Product review: A potential afocal camera to microscope adapter for less than a 'tenner'.
by David Walker, UK
Afocal photomicrography projects the microscope image through the camera's lens before reaching the film or more recently the digital camera sensor. The technique is popular with fixed lens digital cameras that have been found to be well matched to a microscope eyepiece, notably the now dated Nikon 9xx Coolpix series (which rather handily had a thread that matched some Leitz microscope eyepieces), but other 'small bore' fixed lens digicams have been found to work well e.g. the Sony W7, P200 and some Canon models.
It isn't usually the first choice for cameras with removable lenses e.g. film/digital SLRs or the recent mirrorless digital cameras, as at best the additional glass elements of a lens (typically six for a 50mm prime) may have no detectable deleterious effect but at worst can degrade the image or be a bad match causing severe vignetting. But using the camera body only may have its own problems—the projection eyepiece has to ideally closely match the sensor / film size as well as still fully meeting the requirements of the objective if it requires correction at the eyepiece. Suitable eyepieces are becoming highly sought after and attracting prices sometimes equalling or well beyond a camera body price, notably the Olympus NFK 1.25X which is reported to be a good choice for full frame DSLRs.
Left above: Older setup on a Zeiss Photomicroscope III using the thinner vertical tube.
Right above: Newer setup using the more robust focussing photo tube. Both with camera body only, no lens.
Each uses the same third party 35mm photomicro' adapter (this example a Meiji). These are lensless two part adaptors and has a Zeiss 10X Kpl W eyepiece (not a projection design) on a short collar ca. 5mm to project a real image and is exactly parfocal with bino' head view. The adaptors are potentially very robust as clamp to eyepiece tube, but typically have the internal metal 'C' collars secured by single screws. These fixings may flex no matter how tightly screwed, but careful shimming (Sellotape often sufficient) makes them very stiff. The current camera used, a Canon 600D DSLR body, has Electronic First Curtain Shutter so no mechanical movement occurs at beginning of and during exposure in Live View mode.
My preferred method of photomicrography with the setup shown above uses the normal microscope eyepiece raised on a short collar to give a real image exactly parfocal with the visual field. The collar is short enough to have no practical effect on image quality caused by tube length change (supported by Loveland's detailed studies in his book 'Photomicrography: A Treatise') and gives a high quality flatfield aberration free image. The potential downside of this setup is that only about 2/3rds of the field of a perfectly matched relay lens is captured, although partly a benefit as lateral chromatic aberrations does show if extend from an APS sensor to full frame. Most of the time I don't find the smaller field a problem and useful for small subjects that don't fill the eyepiece view e.g. small pond critters but occasionally capturing a subject that nearly fills the field is awkward e.g. circular plant stems or insects parts, without image stitching.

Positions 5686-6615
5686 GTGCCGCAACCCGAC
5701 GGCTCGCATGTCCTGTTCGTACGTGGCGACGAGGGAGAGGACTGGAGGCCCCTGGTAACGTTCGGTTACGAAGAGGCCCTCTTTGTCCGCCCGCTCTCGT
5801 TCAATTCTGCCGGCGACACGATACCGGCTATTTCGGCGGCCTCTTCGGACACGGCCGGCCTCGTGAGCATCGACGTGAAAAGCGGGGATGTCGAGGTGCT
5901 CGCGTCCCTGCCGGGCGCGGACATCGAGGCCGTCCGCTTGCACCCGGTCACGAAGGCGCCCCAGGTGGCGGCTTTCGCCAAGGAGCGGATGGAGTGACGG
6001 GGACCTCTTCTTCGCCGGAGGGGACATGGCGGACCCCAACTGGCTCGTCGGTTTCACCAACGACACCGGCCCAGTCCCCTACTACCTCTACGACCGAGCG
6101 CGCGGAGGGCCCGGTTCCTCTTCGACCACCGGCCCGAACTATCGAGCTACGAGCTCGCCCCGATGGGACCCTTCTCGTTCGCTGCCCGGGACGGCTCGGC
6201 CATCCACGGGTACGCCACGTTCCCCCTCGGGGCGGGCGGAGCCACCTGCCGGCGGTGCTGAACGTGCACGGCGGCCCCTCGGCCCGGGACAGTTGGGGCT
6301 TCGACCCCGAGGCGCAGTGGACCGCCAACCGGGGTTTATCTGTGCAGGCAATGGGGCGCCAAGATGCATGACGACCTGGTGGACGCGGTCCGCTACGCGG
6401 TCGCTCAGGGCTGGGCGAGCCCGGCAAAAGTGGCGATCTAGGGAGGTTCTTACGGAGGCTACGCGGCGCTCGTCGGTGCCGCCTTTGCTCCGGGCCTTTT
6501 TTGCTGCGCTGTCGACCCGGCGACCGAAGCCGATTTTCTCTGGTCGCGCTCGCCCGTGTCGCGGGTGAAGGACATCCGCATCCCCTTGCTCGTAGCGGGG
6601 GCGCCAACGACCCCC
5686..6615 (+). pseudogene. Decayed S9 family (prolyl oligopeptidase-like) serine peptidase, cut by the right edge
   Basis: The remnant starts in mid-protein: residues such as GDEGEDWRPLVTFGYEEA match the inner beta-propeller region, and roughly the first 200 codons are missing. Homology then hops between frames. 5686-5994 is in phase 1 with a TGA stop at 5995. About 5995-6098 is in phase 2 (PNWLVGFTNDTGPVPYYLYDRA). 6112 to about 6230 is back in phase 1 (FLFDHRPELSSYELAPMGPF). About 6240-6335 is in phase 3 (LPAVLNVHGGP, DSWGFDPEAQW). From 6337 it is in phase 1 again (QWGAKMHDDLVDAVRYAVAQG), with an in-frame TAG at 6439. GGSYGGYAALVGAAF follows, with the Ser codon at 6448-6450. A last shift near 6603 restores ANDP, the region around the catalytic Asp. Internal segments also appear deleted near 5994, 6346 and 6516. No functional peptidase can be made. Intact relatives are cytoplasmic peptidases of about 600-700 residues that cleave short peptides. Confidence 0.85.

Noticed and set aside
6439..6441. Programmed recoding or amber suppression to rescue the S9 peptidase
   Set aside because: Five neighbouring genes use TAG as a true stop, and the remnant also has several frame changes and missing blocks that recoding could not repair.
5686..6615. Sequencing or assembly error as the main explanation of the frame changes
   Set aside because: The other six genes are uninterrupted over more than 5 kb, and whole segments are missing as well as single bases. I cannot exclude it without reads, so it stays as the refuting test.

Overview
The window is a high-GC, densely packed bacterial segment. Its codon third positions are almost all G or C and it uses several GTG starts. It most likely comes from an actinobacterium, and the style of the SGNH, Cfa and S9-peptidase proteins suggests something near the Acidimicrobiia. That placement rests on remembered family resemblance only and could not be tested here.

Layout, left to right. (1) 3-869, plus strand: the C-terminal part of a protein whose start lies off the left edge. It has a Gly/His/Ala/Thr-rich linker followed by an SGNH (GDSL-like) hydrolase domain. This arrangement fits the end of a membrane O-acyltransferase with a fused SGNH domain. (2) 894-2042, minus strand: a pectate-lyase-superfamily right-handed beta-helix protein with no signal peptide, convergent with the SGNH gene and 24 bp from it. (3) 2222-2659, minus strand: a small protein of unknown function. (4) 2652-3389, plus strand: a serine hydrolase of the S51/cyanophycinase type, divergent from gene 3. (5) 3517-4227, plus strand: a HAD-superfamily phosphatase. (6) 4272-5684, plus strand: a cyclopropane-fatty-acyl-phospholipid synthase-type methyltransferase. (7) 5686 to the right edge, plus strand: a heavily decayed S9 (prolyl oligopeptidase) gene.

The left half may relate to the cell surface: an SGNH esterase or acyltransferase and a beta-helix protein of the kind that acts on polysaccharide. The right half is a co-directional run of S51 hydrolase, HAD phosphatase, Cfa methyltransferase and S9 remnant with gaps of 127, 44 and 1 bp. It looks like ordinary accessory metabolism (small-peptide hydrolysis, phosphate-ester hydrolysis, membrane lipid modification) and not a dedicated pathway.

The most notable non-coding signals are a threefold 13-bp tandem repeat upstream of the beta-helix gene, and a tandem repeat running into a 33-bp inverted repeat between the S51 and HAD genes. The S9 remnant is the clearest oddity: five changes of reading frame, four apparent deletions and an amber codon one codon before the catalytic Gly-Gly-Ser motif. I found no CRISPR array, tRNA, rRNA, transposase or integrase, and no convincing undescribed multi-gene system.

I've been keen to try the afocal technique as a potential route for widening the captured field when required as some enthusiasts have reported good results with removable lens DSLRs. A recent thread in the Yahoo microscopes forum highlighted a cost effective adaptor on eBay UK (seller ID 'joy8899'); it's actually sold for 1.25" telescope eyepieces but many microscope eyepieces can approach this in size, particularly modern examples or those for a stereo.
The adapter is sold in seven filter thread sizes from 28 to 58mm inclusive for £9.99. I opted for 52mm as most of my Nikkor lenses or camera adaptors have this thread. It is shown right fitted to a Zeiss Kpl 8X eyepiece and has a three point screw fixing. To bulk out the adaptor to clamp it to this or other eyepieces tried, one or two split collars of thick card from a Tesco aluminium foil roll were used. This also had the benefit of protecting the eyepiece from damage by the bare metal flat-ended screws.
The adapter potentially presents the eyepiece very close to the front element of the lens in use so also added a foam annular pad to all eyepieces tried just in case it slipped.
Fixed lens cameras that didn't work
All cameras available in the Walker household were tried, except a Sony P200 which is a small bore lens camera with no filter thread.
Sony S75 (left above) One of the older 3.3 Mpixel digicams but with a high quality Zeiss 3X zoom lens. I've home converted the camera to near IR only by removing the IR filter above sensor. This style of 'wider bore' fixed lens digicam I have never found easy to use on a microscope, a reversed 50mm lens or a dedicated LM-Scope adapter being best but both still give vignetting. The Sony lens adapter (shown fitted above) is for 52mm filters so suited the afocal adaptor. Howver, using the adapter with either a Zeiss 8X or 10X Kpl eyepiece gave marked vignetting on the microscope at all zoom levels.
Fujifilm X20 (right above) One of the new breed of Fujfilm's superbly crafted 'retro' style cameras with a very high spec. This belongs to my brother Ian and it's a delight for normal work with a fixed 28-112mm equivalent zoom lens which is fast throughout the zoom range at f2-2.8. With a new design of non-Bayer RGB array ('X-Trans CMOS II') and no anti-aliasing filter on the large (for a compact) 2/3rd inch sensor, we had high hopes for it for photomicrography.
The lens adapter which screws on lens front is for 52mm filters so was also suited to the afocal adapter to present the eyepiece (scarily) close to the front element which does not move on zooming. But despite the fast lens, wide zoom range, manual focus to try both infinity and super macro with both the Zeiss 8x and 10x Kpl eyepieces, vignetting was too severe on the microscope to be practical.
Eyepieces that were suited mechanically